#InnovateNow With Michael Smart: Keys to Impactful Pitches

Handling Comms During COVID-19? We've compiled our best resources.

The proliferation of owned media. The democratization of voice through social. Media’s evolving landscape. New ways to accurately measure and track PR’s value.

The PR and social media landscapes have changed so much in such a short period of time. While some may see that as daunting, many have relished the new opportunities it presents and innovated methods for connecting with target audiences.

Michael Smart - InnovateNow - Media RelationsTo celebrate the launch of two innovative products Cision Social Edition and Cision PR Edition, we have scheduled a series of Q&As featuring some of the finest innovators in our field. Up next is Michael Smart.

Michael is the media pitching coach PR pros turn to when they want to boost their positive media placements. He’s trained more than 6,000 communicators from agencies large and small, from Fortune 50 companies to regional nonprofits. He shares lots of tricks, including suggestions for subject lines that get your emails opened, with those who sign up for his weekly media pitching tips emails.

Without further ado, here are Michael’s answers to how public relations has changed and how he has innovated in this space:

How has PR changed over the last five years?

What hasn’t changed? You’ve had plenty of smart people in this series already discuss the advent of social and the shift to mobile, so I’ll zero in on the huge impact those changes have had on media relations.

The biggest difference I see now is that journalists and bloggers are conceding they can’t keep up with their in-boxes. They used to insist they read every email and if they didn’t get back to you that meant they didn’t like your idea. Now the candid ones will admit there is no humanly possible way to stay on top of the overwhelming amount of info coming at them every day.

This means two things – 1) It’s harder than ever to break through and grab the attention of a key influencer 2) Once you do, though, you have a much higher chance of consistent success with that influencer because you become one of the few trusted resources they rely on.

What are the biggest trends in the industry today? How do they help you innovate?

A big trend in media relations that is leaving many unknowing PR pros behind is using social media to connect with influencers BEFORE you pitch.

They generally still prefer to be pitched via email, but they’re way more likely to open your email if they recognize you as smart and knowledgeable in their space from your conversations on social. Like the TV reporter who replied to a pitch from one of my clients by saying, “I liked that when I got your email I recognized your name from Twitter.”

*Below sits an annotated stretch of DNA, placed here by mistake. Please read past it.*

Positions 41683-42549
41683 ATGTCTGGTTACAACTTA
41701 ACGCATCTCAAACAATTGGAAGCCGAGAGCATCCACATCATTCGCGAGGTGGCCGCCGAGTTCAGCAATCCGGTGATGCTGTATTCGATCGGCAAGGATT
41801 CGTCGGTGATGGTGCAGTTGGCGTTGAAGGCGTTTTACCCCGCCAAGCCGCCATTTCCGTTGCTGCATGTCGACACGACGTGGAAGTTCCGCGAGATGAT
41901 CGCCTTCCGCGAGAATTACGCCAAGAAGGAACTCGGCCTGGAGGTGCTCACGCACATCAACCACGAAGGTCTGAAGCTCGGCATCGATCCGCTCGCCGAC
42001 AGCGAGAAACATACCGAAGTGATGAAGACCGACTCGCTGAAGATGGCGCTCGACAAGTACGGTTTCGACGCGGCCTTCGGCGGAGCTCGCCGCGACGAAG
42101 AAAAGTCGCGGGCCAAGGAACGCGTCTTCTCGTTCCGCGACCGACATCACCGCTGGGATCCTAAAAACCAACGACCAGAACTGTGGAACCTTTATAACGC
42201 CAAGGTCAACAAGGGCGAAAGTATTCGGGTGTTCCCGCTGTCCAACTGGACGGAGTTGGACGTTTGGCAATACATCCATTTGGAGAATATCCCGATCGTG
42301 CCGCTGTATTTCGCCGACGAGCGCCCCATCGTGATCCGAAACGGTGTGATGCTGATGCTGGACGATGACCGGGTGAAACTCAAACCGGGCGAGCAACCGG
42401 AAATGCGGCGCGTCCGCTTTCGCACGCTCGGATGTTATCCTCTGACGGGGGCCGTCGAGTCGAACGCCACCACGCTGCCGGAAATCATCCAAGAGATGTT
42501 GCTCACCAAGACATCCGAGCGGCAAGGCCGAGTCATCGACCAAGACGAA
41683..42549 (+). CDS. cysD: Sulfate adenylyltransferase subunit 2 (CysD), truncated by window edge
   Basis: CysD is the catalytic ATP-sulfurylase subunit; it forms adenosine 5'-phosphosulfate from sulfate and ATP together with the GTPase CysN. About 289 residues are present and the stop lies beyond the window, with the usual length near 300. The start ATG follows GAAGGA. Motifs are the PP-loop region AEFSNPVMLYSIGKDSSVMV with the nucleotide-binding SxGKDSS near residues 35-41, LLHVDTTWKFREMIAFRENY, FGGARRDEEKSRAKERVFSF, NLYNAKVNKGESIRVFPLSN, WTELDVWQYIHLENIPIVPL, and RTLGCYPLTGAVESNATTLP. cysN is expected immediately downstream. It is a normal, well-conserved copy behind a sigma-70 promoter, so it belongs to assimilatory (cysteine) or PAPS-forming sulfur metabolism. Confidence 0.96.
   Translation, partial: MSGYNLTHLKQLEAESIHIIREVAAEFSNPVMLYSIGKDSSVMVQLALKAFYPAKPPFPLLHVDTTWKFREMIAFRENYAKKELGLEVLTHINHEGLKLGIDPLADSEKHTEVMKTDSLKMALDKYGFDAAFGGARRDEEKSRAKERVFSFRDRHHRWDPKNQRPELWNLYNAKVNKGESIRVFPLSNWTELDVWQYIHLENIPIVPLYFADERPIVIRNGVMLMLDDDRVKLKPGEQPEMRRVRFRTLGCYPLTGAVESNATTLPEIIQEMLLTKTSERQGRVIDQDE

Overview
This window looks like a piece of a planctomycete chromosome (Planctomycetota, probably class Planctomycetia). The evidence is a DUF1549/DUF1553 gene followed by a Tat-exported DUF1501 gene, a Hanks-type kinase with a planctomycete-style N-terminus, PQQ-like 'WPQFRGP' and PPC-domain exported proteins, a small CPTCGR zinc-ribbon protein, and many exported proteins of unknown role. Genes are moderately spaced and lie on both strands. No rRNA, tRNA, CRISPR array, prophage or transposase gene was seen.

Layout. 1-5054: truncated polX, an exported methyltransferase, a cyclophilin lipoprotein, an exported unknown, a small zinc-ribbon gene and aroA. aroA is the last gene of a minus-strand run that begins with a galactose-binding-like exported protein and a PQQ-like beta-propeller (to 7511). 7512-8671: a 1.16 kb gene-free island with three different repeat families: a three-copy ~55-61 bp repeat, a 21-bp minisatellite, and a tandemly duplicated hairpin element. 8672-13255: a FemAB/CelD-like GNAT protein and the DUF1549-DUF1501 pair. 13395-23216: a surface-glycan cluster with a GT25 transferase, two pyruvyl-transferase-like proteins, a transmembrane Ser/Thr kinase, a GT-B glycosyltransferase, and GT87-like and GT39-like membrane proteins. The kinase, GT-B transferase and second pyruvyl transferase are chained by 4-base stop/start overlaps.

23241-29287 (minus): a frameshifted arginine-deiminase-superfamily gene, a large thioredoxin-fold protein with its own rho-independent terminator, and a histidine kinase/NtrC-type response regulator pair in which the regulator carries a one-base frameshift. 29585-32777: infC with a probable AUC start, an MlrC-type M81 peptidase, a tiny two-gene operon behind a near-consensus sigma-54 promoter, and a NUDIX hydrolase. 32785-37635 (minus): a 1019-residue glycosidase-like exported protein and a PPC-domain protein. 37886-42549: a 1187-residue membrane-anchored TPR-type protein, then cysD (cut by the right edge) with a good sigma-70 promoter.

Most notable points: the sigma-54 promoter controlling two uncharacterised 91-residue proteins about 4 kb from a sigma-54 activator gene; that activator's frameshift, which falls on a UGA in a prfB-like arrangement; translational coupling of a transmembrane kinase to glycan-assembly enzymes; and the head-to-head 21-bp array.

A counter-intuitive approach that isn’t used enough to become a trend – but should – is the concept of “the least crowded inbox.” What’s the avenue to your target’s attention that faces the least competition? Might be some new social channel that they are early adopters of – but it could also be their old-fashioned snail-mail box.

Can you tell us about the most innovative PR project you’ve worked on?

I didn’t “work on” any of these, but I’ll praise my clients all day for the innovation they showed in turning otherwise boring material into newsworthy stories that captivated media attention:

  • Aflac, for turning an annual donation to cancer research into a contest for young cancer patients to design a NASCAR racer. The winner was featured on CBS Evening News, SportsCenter and HLN.

  • Instructure, for using their own software to create an online college course about The Walking Dead. That announcement earned more than 1 billion impressions in the first week, thanks to smart pitching from their agency, Method Communications.

  • The U.S. Department of Labor, for creating their “Books that Shaped Work in America” program that landed in the NY Times, Washington Post, and more.

What are some lessons or best practices PR pros can take away from your most innovative campaign?

Don’t settle for “what the client gives you.” Whether you are in-house or at an agency, don’t let people treat you like a stenographer who just copies down what they say and then regurgitates it to the media.

From the start, let them know you’ll ask detailed questions to determine all the relevant facts and players involved and make sure you understand the strategy and messaging. Then you go off and apply your creativity and storytelling magic to come up with angles that will earn coverage from trusted third parties and also drive shares via social media.

Not only will you re-connect with why you got into this biz in the first place, you’ll earn better results for them anyway!

Want to see our other innovators? Click here!

About Brian Conlin

Brian Conlin is a content marketing manager for Cision. A former journalist, he enjoys researching and developing accessible content. When not writing, you will find him watching baseball and college basketball, sampling craft beer and enjoying Baltimore. Find him on Twitter @BrianConlin13.

Recent Posts

Cision Blogs

  • Communications Best Practices

    Get the latest updates on PR, communications and marketing best practices.

  • Cision Product News

    Keep up with everything Cision. Check here for the most current product news.

  • Executive Insights

    Thought leadership and communications strategy for the C-suite written by the C-suite.

  • Media Blog

    A blog for and about the media featuring trends, tips, tools, media moves and more.